Work etiquette is key to maintaining a pleasant and effective office. All workplaces are different, but basic work etiquette is pretty universal within a country. (Of course, once you start doing business with people from other countries, you might want to brush up on their etiquette rules. For example, in China it’s considered rude if you don’t take a business card with both hands.)
So for those of you doing business in the US, here are 15 basic work etiquette tips for making your professional life enjoyable.
1. Don’t fidget in meetings
Tapping your foot, jiggling your leg, drumming your fingers: this is all stuff you should avoid doing. If you’re fidgeting, it makes you seem nervous or bored. Don’t send the message that you’d rather not be there.
2. Put your phone on silent
Cell phones going off in the middle of a meeting? Never good. Put your phone on silent. If you find you’re still tempted to look at it, consider leaving your cell at your desk before the meeting.
3. Eat your own food
This is a problem in many communal settings, from college dorms to corporate office buildings. If you didn’t bring it, or if it doesn’t have a sign that’s telling you to help yourself, leave it alone.
4. Know what you’re going to say
“Um” and “Uh” have no place in the office. Whether you’re talking to a colleague or speaking to a potential client, try to keep the stammering to a minimum. Saying “um” a lot implies that you don’t really know what you’re talking about and are stalling for time.
5. Pay at restaurants
If you’ve set up a lunch meeting with someone, pay for his or her meal. As the host, it’s your job to be accommodating and polite.
6. Respect others’ space
Cubicles don’t make for much of a sound or smell barrier, so be mindful of those around you. Don’t eat at your desk if you can help it, and try to speak in a lower voice when on the phone.
7. Give a good handshake.
The first impression that most people get of others in work settings is through a handshake. Make sure to keep it firm and brief. This makes you seem confident without overdoing it.
8. Offer to take out-of-towners around
When people come in from another city or state for a meeting, offer to show them around town. Maybe that just means a short driving tour, or perhaps a trip to a restaurant. This makes you and your company seem more likable and friendly.
9. Show up on time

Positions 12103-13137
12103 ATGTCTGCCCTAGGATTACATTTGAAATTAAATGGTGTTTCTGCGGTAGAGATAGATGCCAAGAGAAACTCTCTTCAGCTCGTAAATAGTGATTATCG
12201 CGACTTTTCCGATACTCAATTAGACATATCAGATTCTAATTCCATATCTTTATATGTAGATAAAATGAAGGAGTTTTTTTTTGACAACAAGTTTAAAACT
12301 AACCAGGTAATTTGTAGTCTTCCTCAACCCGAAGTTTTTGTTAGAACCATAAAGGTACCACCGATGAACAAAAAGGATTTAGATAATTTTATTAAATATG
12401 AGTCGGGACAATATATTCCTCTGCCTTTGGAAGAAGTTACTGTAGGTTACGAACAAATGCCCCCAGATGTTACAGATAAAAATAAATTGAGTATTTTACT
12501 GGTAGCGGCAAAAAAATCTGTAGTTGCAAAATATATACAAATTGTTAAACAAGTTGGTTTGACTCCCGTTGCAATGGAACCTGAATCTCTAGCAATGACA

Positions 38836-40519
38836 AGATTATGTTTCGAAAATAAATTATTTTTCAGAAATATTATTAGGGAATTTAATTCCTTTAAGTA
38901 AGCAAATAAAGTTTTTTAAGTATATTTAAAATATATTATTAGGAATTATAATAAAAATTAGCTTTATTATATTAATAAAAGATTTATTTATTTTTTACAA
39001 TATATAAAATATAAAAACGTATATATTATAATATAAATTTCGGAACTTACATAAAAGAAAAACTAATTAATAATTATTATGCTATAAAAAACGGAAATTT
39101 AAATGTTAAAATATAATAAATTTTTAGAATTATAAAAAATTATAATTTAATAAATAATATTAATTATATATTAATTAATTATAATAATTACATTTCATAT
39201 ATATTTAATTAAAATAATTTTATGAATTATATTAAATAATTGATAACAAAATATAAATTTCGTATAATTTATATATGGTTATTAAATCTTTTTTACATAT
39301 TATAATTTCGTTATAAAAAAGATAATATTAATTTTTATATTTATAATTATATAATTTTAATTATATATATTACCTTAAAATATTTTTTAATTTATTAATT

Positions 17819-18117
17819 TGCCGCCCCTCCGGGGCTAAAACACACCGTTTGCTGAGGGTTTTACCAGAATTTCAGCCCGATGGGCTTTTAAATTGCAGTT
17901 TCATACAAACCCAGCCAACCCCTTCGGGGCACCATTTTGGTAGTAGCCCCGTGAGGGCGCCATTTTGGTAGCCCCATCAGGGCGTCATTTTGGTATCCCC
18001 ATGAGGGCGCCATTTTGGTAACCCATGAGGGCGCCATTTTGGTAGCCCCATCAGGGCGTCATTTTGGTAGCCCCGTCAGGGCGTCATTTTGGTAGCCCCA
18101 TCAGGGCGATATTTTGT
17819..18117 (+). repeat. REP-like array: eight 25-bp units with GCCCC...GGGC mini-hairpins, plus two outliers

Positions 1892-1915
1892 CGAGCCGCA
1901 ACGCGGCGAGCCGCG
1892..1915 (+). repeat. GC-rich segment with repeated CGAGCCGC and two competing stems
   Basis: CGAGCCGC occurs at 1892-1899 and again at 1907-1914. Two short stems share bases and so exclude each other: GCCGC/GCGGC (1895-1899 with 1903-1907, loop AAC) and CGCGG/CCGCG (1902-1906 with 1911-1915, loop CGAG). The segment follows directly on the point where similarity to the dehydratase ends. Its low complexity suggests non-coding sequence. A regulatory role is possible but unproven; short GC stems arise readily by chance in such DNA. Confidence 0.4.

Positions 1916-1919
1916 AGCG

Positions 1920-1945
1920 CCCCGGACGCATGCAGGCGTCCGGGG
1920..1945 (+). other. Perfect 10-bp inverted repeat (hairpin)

Sometimes it’s hard to get out of bed and get going—we’ve all been there. But that doesn’t mean that it’s a valid excuse for being late to work. It won’t be the end of the world if you don’t make it on time, but don’t make it a habit. Being late makes you seem unprofessional.
10. Introduce yourself using your first and last names
In some settings, it’s fine to just introduce yourself by your first name. But in business settings, you should always introduce yourself by your first and last names. After all, you want people to know who you are.
11. Don’t stray off topic
When speaking to people in a work setting, try to limit yourself to work topics. This is not the time to start talking about your latest vacation, your new dog, or your family. Keep all conversations about work only. If you’re friends with your coworkers, use your lunch break to talk about non work-related topics.
12. Know others’ titles
If you don’t know what title someone holds (i.e., Doctor), do some research and find out. It’s unprofessional to send someone an email using “Ms.” when it should be “Dr.” LinkedIn is a good place to look for this information.
13. Remain professional outside of work
And yes, this includes the company holiday party. Even if you’re not at work, your personal life reflects on your company. Think twice before doing anything that could make you look bad at work.
14. Dress appropriately
If your work is business casual, that’s what you should be wearing. If something requires you to wear a three piece suit, make sure you show up wearing one. Appropriate clothing is key to maintaining professionalism.
15. Respect workplace boundaries
It’s great if you’re friends with your boss, but don’t take it too far. Being friendly is a lot different than expecting preferential treatment. Keep it professional and try to separate your work relationships from your personal ones (even if they’re with the same person).
Featured photo credit: Jacob Barss-Bailey via flickr.com